We assume the space as cold, dark and empty layer. However, astronomers have a different view of space. The astronomers believe that the interstellar space is filled with a permeable membrane comprised of a fine mixture of grease-like molecules. The current space study provides precise information about ‘space grease’ in the Milky Way. For their research to progress, the researchers worked out a laboratory model with carbon-based compounds.
This research involved the scientists from Australia and Turkey. Professor Tim Schmidt says, “The windscreen of a future spaceship traveling through interstellar space might be expected to get a sticky coating.” Professor Tim Schmidt is a chemist from the University of New South Wales in Sydney. He is also the co-author of the current study.
Tim further adds, “Amongst other stuff it’ll run into is interstellar dust, which is partly grease, partly soot and partly silicates like sand. Adding that the grease is swept away within our solar system by the solar wind.”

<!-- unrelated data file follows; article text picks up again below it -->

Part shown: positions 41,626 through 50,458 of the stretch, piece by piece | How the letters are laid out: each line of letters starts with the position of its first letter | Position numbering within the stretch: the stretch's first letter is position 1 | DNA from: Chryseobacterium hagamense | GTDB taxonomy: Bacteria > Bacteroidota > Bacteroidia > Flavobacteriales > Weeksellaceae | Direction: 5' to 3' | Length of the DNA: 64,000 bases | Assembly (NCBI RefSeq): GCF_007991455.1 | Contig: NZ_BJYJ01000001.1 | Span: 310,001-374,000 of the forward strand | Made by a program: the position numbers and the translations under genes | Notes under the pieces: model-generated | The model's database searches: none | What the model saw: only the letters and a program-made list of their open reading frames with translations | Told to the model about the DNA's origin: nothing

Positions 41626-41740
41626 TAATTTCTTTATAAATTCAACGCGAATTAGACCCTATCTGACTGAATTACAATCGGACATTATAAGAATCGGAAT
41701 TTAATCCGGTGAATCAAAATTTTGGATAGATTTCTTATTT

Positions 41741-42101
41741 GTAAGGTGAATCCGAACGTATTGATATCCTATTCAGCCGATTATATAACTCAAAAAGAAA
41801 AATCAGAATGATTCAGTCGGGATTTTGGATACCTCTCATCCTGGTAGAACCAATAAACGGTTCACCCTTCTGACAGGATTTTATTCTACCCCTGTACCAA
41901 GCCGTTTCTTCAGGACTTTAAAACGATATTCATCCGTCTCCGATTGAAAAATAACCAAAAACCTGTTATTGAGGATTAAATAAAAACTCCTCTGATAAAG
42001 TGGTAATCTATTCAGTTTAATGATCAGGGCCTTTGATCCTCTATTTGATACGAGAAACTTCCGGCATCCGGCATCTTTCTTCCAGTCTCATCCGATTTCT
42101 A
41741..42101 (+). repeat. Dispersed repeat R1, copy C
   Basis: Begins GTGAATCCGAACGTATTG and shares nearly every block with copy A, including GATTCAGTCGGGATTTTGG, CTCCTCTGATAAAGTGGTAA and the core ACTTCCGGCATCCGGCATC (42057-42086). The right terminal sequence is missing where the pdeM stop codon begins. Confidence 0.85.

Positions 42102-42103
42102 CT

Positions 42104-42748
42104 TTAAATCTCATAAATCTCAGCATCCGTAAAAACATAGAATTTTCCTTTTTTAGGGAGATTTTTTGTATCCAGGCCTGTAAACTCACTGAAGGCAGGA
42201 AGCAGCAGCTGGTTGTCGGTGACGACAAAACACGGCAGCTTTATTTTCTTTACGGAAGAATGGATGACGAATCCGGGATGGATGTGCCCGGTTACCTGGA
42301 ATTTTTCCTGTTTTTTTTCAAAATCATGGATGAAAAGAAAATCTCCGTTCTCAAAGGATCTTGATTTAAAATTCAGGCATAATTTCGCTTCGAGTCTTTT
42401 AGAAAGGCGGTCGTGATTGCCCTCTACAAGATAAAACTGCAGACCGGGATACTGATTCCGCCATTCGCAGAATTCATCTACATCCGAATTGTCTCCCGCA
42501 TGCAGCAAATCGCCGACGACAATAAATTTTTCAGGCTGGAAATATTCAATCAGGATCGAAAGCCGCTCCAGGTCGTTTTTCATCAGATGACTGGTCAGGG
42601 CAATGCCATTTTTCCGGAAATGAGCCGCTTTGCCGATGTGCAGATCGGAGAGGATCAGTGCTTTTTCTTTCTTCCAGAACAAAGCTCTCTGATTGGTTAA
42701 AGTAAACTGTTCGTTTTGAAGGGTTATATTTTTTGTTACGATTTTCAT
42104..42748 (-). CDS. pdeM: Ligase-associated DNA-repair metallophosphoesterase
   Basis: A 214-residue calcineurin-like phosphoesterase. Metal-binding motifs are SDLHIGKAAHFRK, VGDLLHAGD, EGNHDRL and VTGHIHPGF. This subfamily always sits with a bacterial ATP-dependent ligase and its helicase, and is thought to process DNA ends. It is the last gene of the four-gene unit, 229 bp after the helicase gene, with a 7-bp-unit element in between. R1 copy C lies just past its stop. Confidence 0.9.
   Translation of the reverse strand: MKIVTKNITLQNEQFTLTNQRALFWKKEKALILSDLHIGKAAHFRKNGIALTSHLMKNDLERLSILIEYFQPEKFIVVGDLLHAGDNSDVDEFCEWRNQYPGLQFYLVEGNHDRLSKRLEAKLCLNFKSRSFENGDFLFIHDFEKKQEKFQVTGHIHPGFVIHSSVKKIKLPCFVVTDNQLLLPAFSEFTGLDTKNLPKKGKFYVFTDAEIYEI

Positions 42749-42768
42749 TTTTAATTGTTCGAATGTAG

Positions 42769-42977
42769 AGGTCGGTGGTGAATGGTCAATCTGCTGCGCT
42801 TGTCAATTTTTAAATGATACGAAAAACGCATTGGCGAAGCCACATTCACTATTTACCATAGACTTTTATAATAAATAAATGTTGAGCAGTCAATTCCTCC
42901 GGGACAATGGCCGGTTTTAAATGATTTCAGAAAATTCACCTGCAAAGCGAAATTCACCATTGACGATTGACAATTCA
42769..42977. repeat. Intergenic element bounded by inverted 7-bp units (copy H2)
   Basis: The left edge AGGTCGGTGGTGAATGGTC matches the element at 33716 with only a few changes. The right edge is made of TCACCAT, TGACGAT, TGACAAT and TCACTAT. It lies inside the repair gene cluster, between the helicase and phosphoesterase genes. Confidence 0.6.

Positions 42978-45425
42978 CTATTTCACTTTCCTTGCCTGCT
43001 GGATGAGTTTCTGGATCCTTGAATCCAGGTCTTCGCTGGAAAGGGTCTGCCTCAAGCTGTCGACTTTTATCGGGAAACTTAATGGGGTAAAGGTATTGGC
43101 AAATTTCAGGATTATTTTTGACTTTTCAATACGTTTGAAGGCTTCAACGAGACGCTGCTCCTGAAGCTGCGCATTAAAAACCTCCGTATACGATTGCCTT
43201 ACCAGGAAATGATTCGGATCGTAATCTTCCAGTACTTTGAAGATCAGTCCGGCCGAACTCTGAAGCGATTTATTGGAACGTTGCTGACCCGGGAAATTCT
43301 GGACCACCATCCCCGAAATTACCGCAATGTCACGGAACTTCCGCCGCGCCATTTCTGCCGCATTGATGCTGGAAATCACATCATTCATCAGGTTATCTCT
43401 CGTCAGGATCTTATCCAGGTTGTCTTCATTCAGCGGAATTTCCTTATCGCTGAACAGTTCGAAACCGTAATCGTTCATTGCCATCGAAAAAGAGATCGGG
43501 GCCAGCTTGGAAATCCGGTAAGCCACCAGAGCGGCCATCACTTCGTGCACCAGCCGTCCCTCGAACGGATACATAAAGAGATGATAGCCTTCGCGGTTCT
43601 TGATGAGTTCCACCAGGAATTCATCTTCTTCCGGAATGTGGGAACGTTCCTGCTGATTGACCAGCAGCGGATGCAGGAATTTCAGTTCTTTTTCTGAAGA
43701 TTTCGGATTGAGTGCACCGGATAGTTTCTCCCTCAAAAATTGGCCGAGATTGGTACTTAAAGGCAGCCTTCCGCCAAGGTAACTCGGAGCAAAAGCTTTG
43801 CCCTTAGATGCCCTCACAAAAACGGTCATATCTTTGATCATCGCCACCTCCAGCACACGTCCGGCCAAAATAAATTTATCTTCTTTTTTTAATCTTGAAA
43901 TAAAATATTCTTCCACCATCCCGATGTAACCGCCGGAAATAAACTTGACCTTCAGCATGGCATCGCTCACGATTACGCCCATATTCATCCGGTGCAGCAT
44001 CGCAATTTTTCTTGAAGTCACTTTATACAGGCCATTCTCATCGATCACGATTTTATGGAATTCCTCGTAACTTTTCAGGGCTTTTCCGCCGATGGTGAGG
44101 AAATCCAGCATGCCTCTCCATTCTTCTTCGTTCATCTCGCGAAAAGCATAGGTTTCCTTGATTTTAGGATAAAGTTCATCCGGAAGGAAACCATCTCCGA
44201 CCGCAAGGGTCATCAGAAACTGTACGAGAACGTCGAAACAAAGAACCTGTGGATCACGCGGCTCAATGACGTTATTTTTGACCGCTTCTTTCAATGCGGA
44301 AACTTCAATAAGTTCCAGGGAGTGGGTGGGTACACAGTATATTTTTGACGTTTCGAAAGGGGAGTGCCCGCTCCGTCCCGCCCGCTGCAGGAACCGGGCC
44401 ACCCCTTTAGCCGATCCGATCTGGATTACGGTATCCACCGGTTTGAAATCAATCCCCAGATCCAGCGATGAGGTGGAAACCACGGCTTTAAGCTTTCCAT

The research analysis brings the scientists one step closer to figure out the total carbon amount in interstellar space. It is this carbon presence which fuels the stars and planets formation and supports the existence of life.
Till now, there was uncertainty regarding the amount of carbon drifting between the stellar bodies. Half of the amount of total carbon is found to present in pure carbon form. Whatever amount remains is chemically bonded with hydrogen. This bonding may occur in two types: aliphatic carbon or a gaseous version of naphthalene. The aliphatic carbon represents a grease-like form. The gaseous version of naphthalene is the chemical constituent of mothballs.
To find a rejoinder to this question, Schmidt and his associates worked out a laboratory model illustrating the formation of greasy carbon in the outflow of carbon stars. The greasy carbon material was collected. It was further analyzed with the help of spectroscopy. The spectroscopy use was meant to demonstrate how strongly does it absorbs light of different wavelengths.